BOJ Kuroda signals chance of delay in hitting price goal

October 20, 2016 9:20 PM EDT

Bank of Japan Governor Haruhiko Kuroda speaks to reporters at the Willard Intercontinental Hotel during the annual meetings of the IMF and World Bank Group in Washington, October 6, 2016. REUTERS/James Lawler Duggan


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By Leika Kihara

TOKYO (Reuters) - Bank of Japan Governor Haruhiko Kuroda said the central bank may push back the timing for hitting its inflation target at this month's rate review, given underlying weakness in price growth.

Kuroda did not specify how such a delay could affect the BOJ's policy decision, though he stressed that the bank's bond purchases may slow in the future if 10-year bond yields fall well below its target of around zero percent.

Speaking in parliament on Friday, Kuroda said he expects Japan's economic growth to accelerate next fiscal year from the current year on brightening prospects for global growth.

But he suggested that the recent weakness in core consumer prices, which marked the sixth straight month of annual falls in August, may force the BOJ to cut its inflation forecast at a quarter review of its projections at a Oct. 31-Nov. 1 meeting.

"There may be some modification to our forecast that inflation will hit our 2 percent target during fiscal 2017," Kuroda said.

He added that any such downgrade would be due largely to the effect of weak oil prices and the yen's recent rises that pushed down import costs.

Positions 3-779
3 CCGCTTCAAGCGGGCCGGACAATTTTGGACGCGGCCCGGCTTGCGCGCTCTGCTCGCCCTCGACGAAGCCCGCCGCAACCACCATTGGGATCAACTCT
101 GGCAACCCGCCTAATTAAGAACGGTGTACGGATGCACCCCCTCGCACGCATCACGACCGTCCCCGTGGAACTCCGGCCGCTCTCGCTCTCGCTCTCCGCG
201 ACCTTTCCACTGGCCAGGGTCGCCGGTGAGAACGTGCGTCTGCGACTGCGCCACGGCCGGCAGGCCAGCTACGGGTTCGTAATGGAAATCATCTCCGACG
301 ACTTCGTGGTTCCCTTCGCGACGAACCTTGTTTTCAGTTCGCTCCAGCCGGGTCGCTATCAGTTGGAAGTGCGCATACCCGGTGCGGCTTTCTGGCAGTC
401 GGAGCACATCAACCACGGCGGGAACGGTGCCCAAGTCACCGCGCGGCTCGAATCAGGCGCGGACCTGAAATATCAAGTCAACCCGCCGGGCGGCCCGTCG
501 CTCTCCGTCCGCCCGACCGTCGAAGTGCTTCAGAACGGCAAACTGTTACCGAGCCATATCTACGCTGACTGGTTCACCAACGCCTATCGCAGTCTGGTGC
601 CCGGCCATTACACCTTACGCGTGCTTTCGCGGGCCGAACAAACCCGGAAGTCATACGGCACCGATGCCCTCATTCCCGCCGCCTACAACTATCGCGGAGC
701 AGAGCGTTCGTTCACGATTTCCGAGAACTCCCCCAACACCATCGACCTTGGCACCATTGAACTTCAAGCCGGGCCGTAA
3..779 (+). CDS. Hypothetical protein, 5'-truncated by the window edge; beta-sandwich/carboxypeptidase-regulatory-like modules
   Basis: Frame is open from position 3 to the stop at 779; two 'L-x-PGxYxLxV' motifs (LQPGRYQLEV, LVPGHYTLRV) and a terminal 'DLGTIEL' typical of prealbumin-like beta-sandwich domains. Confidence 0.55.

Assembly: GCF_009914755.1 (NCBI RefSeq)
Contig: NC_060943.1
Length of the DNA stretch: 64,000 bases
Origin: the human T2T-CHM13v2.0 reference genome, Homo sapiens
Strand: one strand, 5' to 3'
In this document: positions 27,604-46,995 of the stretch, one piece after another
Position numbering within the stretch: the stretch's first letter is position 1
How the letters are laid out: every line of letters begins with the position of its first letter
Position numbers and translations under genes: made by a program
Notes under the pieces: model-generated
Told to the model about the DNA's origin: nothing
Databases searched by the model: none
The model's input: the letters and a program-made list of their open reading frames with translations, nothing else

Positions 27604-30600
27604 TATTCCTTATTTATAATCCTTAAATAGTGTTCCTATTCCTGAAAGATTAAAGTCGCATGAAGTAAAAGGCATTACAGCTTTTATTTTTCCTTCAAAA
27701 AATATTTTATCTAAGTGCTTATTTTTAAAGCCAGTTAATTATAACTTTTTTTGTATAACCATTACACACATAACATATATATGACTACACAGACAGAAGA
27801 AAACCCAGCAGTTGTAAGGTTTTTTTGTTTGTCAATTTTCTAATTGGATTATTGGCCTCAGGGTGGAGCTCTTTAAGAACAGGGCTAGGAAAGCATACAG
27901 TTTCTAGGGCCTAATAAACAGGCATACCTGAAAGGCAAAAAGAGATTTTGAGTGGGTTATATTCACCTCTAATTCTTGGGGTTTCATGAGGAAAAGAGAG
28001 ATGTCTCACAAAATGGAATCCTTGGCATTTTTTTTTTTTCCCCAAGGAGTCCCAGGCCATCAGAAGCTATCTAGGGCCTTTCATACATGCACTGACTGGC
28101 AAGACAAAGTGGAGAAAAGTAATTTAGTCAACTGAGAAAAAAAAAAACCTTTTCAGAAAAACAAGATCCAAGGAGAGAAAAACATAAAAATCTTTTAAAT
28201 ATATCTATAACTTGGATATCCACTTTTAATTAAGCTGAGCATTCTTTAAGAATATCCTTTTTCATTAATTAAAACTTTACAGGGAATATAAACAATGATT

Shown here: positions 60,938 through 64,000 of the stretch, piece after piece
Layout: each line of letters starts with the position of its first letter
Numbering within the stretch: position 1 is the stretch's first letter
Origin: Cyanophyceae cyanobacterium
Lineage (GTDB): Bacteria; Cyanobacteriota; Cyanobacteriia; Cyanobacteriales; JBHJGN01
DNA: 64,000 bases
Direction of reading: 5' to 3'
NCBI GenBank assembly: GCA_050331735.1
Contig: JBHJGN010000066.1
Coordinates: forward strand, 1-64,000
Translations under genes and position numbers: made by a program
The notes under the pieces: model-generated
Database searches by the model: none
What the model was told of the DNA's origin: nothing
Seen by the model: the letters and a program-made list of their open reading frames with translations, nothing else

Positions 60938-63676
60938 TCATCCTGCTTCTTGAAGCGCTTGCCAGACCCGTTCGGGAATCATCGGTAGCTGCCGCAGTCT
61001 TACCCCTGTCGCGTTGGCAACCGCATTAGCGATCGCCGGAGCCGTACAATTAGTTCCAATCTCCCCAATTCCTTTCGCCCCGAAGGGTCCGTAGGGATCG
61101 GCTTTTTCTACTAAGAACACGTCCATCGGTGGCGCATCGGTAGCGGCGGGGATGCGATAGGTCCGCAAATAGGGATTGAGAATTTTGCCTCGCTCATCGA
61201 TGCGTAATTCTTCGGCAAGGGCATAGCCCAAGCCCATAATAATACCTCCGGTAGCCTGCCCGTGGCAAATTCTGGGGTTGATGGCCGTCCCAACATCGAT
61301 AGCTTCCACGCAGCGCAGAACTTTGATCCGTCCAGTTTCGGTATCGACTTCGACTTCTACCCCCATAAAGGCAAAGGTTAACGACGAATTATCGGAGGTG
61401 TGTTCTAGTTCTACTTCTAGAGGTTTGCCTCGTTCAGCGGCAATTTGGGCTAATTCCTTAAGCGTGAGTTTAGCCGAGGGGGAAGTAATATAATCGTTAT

"We will continue to implement an extremely accommodative, expansionary monetary policy not just to reach to 2 percent but to allow actual inflation go beyond 2 percent," he told a seminar later on Friday.

Sources have told Reuters the BOJ will slightly cut next fiscal year's inflation forecast in the quarterly review, though the central bank is seen holding off on easing after having just revamped its policy framework in September.

The BOJ has repeatedly been forced to push back the timing for hitting its ambitious 2 percent inflation target as falling oil prices and weak consumption weighed on overall prices.

The central bank last month switched its policy target to interest rates from expanding the monetary base after its massive asset purchases failed to generate sustained inflation.

Under a new "yield curve control" (YCC) framework, the BOJ's main means for monetary easing would be to deepen negative interest rates from the current minus 0.1 percent, or lower its 10-year bond yield target - now set at around zero percent.

Kuroda reiterated that the BOJ may slow the pace of its bond purchases from the current pace of 80 trillion yen ($769 billion) per year as long as it can meet its new yield target.

"If 10-year government bond yields fall well below our target of around zero percent, we may slow our bond purchases," Kuroda said.

"But we don't see an immediate possibility of our bond buying falling sharply from the current pace," he said.

Kuroda also said the BOJ saw no need to set a rigid range on how much 10-year yields could deviate from the target of around zero percent, saying that the target was a loose one for some room for allowances.

(Reporting by Leika Kihara; Editing by Eric Meijer and Simon Cameron-Moore)



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